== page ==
Holidays and Commemorations at The City Congregation
In addition to Shabbat, the High Holidays, and Passover, Humanistic Jews observe many other traditional holidays and days of commemoration. We honor the historical roots of these occasions at the same time that we find new meanings in them that are compelling to us as secular and cultural Jews.
Secular Sukkot celebrations
Children in our cultural Jewish KidSchool celebrate the fall holiday of Sukkot by constructing a creative sukkah for everyone to enjoy.
The congregation may also dedicate a secular Shabbat program to talking about themes related to the holiday, such as the travels of our own families, the fragility of life, the benefits of shelter, and the need to help others less fortunate than ourselves.
To honor Sukkot’s origins as a harvest festival we have held community picnics and apple-picking excursions.
Secular Chanukah celebrations
On Chanukah all the children in our cultural Jewish school come together for Chanukah songs, a menorah-lighting, and class presentations. Then we celebrate with our very traditional pizza and latke party. Of course dreidels and Chanukah gelt are included!
At our Chanukah Shabbat celebration we commemorate the Maccabean victory without ignoring the great paradox of the holiday: that the same people who won freedom for the Jews oppressed other Jews who were drawn to Greek culture and that our ancestors who adopted Hellenic ideas, more than the fundamentalist Maccabees, laid the groundwork for the pluralism and humanism that we embrace today.
The Jewish tradition of lighting candles on the Winter Solstice long predates the story of the miracle of the oil. We continue this tradition with our secular menorah lighting. Everyone is invited to bring their own menorah and the whole room glows with bright burning candles.
Download a booklet of our secular menorah blessings for use at home.
Download a longer home ceremony for a secular, cultural, Humanistic celebration of Chanukah.
Secular Tu B’shvat celebrations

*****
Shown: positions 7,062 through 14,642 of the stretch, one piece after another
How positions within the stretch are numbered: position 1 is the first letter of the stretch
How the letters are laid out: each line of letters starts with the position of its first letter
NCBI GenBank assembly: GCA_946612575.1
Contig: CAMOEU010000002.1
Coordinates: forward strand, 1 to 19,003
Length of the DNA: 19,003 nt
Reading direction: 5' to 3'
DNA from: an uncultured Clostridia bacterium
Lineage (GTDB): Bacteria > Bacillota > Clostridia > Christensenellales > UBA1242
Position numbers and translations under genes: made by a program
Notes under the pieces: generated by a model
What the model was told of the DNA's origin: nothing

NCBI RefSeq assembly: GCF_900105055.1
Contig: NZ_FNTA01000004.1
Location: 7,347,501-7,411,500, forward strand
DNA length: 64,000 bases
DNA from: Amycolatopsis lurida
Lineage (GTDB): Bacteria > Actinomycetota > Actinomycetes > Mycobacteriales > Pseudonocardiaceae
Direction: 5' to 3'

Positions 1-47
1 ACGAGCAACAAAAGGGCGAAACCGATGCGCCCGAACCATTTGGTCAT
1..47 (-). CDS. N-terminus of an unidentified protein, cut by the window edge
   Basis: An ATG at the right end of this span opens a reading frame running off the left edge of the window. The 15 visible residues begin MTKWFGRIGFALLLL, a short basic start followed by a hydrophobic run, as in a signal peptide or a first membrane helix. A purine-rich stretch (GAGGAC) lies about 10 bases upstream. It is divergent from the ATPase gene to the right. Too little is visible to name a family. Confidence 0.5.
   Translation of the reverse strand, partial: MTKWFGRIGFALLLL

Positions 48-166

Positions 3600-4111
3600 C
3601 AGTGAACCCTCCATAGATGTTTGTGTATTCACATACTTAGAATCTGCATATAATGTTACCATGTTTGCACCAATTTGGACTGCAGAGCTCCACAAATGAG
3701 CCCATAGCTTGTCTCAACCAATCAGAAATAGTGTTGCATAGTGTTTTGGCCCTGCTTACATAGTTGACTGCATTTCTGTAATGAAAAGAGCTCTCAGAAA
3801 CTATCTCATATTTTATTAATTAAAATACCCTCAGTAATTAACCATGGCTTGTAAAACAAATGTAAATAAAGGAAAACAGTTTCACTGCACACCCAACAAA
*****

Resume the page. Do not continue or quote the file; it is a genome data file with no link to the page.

As Humanistic Jews we connect Tu B’shvat, the new year for trees, to our ethical obligation to care for the planet. Students in our cultural Jewish children’s school learn the history of the holiday and do projects that teach the importance of protecting nature.
Secular Purim celebrations
While Humanistic Jews often adapt traditional religious texts to fulfill modern secular needs, the Book of Esther, which tells the Purim story, is a secular text that was later adapted by theistic Jews to meet their requirements. This is one reason the Purim holiday, in February or March, is a particular favorite of cultural Jews.
At The City Congregation, all the children in our Jewish KidSchool come together for a costume party featuring a Megillah reading, songs, skits, and presentations. The kids may write their own Purimspiel, bake hamantaschen, or run a Purim carnival.
At our Purim Shabbat celebration we honor Queen Esther with our annual Woman of Valor tribute recognizing the achievements of a notable Jewish woman. Then everyone participates in a fun Purim activity.
Secular Yom HaShoah memorial
Yom HaShoah, or Holocaust Remembrance Day honors the memory of the six million Jews who perished in the Holocaust. The City Congregation holds a memorial service on the Shabbat closest to the day of Yom HaShoah (in April or early May). It features a candle lighting ceremony and a presentation about the Holocaust by a guest speaker.
Yom Ha’atzmaut, or Israel Independence Day, marks the establishment of the modern state of Israel in 1948. Members of The City Congregation hold a wide range of connections to and feelings about Israel. Some have family there or have lived there themselves, others have visited briefly, many more have never been.
As a congregation we are unified in desiring a just and lasting peace for the region, but we are divided as to the route to that goal, as we are on how much criticism of Israeli policy and actions is acceptable. The outcome of this mix is that programs on Israel-related topics are sometimes a source of conflict. Nonetheless we continue to hold these discussions from time to time in the hope that all voices can be heard respectfully and that we can all gain from the exchange of ideas. The congregation has sometimes had a presence at New York’s Israeli Independence Parade.
Secular Shavuot celebrations
The spring holiday of Shavuot began in ancient times as a minor harvest festival and evolved into a commemoration of the giving of the Torah at Sinai. Traditional Jews often stay up all night on Shavuot to study Torah. As Humanistic Jews we do not view the Torah as a book of divine origin but we are inspired by the idea of Shavuot to honor all the sources of our wisdom. We use the Shabbat near to Shavuot to celebrate Jewish literature in a creative way.